a parallel dance form such as baroque music and baroque dance; other varieties of
dance and music may share nomenclature but developed separately, such
as classical music and classical ballet.
A musical rhythm requires two main elements; first, a regularly-
repeating pulse (also called the "beat" or "tactus") that establishes the tempo and,
second, a pattern of accents and rests that establishes the character of the meter of
basic rhythm pattern. The basic pulse is roughly equal in duration to a simple step
or gesture.
Dances generally have a characteristic tempo and rhythmic pattern. The tango, for
example, is usually danced in time at approximately 66 beats per minute. The basic
slow step, called a "slow", lasts for one beat, so that a full "right–left" step is equal
to one measure. The basic forward and backward walk of the dance is so counted -
"slow-slow" - while many additional figures are counted "slow - quick-quick.
Just as musical rhythms are defined by a pattern of strong and weak beats, so
repetitive body movements often depend on alternating "strong" and "weak"
muscular movements. Given this alternation of left-right, of forward-backward and
rise-fall, along with the bilateral symmetry of the human body, it is natural that
many dances and much music are in duple and quadruple. However, since some
such movements require more time in one phase than the other - such as the longer
time required to lift a hammer than to strike - some dance rhythms fall equally
naturally into triple meter. Occasionally, as in the folk dances of the Balkans,
dance traditions depend heavily on more complex rhythms. Further, complex
dances composed of a fixed sequence of steps always require phrases and melodies
of a certain fixed length to accompany that sequence.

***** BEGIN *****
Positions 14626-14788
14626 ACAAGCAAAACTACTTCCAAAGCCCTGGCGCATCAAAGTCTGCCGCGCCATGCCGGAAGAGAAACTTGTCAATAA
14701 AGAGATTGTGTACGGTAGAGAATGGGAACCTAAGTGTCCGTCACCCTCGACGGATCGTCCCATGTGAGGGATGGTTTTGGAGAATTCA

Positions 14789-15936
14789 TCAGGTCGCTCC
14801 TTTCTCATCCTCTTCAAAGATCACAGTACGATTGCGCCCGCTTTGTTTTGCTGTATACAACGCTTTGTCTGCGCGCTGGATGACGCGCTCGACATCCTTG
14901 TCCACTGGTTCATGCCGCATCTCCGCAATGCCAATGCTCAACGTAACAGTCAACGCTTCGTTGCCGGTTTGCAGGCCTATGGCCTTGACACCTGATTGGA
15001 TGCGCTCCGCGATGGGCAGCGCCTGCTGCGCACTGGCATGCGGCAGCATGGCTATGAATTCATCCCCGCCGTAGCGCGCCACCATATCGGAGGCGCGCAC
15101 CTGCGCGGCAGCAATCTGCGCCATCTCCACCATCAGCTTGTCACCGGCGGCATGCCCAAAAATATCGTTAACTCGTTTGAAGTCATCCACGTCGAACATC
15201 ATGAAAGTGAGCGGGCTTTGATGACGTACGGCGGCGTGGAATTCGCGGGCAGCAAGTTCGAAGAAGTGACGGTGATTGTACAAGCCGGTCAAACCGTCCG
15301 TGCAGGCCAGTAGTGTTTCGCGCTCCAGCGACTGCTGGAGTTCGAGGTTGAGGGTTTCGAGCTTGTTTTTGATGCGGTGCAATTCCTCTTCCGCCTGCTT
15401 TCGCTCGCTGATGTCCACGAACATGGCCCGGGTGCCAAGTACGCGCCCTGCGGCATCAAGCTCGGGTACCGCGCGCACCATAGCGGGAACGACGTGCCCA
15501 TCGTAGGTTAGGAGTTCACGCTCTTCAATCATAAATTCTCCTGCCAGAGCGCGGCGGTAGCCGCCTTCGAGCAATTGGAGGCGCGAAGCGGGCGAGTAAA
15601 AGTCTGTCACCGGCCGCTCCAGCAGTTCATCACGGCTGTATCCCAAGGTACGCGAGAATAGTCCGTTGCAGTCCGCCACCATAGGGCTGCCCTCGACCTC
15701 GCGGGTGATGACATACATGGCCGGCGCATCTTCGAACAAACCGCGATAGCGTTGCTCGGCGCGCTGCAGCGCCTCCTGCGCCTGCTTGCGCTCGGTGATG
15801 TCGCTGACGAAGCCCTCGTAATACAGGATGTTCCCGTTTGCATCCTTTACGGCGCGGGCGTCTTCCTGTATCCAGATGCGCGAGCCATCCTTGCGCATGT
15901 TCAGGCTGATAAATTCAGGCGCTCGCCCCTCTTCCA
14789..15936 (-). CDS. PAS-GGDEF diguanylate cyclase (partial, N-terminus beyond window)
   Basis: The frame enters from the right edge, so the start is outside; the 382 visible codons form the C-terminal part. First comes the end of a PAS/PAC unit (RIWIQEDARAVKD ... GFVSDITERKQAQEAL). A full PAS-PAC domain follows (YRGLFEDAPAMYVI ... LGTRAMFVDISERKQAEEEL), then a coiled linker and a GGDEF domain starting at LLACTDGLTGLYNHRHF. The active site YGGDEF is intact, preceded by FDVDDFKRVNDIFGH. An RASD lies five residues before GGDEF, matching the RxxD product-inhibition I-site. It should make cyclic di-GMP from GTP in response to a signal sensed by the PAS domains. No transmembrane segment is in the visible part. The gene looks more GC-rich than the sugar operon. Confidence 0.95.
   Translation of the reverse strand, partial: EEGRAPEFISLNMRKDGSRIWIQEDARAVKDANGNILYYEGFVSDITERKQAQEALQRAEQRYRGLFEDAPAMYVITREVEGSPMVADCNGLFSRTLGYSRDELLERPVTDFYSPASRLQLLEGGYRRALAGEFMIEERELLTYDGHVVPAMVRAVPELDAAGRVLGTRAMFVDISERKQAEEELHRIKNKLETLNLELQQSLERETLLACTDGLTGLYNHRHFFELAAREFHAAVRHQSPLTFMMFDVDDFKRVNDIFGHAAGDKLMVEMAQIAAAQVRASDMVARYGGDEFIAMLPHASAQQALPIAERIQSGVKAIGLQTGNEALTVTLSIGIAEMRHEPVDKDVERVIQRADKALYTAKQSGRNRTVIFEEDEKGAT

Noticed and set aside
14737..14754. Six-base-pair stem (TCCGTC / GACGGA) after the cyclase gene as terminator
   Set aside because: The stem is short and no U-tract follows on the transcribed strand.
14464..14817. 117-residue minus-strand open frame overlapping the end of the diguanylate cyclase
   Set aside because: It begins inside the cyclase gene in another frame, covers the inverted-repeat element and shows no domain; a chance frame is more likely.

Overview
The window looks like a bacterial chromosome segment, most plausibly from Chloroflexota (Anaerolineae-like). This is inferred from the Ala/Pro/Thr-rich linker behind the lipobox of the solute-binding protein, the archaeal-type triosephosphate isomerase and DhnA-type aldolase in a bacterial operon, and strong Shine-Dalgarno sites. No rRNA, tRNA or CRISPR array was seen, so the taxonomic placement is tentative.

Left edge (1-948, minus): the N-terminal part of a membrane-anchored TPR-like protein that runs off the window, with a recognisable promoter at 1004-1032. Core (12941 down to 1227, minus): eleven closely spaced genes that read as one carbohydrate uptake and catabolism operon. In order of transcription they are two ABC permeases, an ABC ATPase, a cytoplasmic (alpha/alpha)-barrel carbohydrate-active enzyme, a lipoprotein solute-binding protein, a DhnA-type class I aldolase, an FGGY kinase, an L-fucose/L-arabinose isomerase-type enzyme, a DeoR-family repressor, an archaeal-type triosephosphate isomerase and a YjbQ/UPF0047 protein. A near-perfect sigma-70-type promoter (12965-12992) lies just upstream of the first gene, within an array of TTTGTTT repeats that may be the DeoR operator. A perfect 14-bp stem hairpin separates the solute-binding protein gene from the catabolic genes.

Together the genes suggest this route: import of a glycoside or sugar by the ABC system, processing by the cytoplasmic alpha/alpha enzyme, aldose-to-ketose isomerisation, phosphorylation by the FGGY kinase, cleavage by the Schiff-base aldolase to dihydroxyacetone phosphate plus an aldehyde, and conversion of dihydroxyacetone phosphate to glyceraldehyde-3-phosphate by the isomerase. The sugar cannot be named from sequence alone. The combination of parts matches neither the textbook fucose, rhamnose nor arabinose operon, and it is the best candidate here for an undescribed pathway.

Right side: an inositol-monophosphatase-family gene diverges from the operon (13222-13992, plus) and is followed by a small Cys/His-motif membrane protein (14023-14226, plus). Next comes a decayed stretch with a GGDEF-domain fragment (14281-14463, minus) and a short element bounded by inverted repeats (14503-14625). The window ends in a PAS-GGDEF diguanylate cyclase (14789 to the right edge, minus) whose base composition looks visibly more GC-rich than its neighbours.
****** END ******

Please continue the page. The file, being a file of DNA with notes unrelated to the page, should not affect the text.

The very act of dancing, the steps themselves, generate an "initial skeleton of
rhythmic beats" that must have preceded any separate musical accompaniment,
while dance itself, as much as music, requires time-keeping just as utilitarian
repetitive movements such as walking, hauling and digging take on, as they
become refined, something of the quality of dance.

Musical accompaniment therefore arose in the earliest dance,

so that ancient Egyptians attributed the origin of the dance to the divine Arthouse,
who was said to have observed that music accompanying religious rituals caused
participants to move rhythmically and to have brought these movements into
proportional measure. The same idea, that dance arises from musical rhythm, is
still found in renaissance. It is quite possible to develop the dance without music,
and music is perfectly capable of standing on its own feet without any assistance
from the dance, nevertheless the "two arts will always be related and the
relationship can be profitable both to the dance and to music", the precedence of
one art over the other being a moot point.
The early-20th-century American dancer Helen Moller stated simply that "it is
rhythm and form more than harmony and color which, from the beginning, has
bound music, poetry and dancing together in a union that is indissoluble."[26]
Concert dance, like opera, generally depends for its large-scale form upon
a narrative dramatic structure. The movements and gestures of
the choreography are primarily intended to mime the personality and aims of the
characters and their part in the plot. Such theatrical requirements tend towards
longer, freer movements than those usual in non-narrative dance styles. On the
other hand, the ballet blame, developed in the 19th century, allows interludes of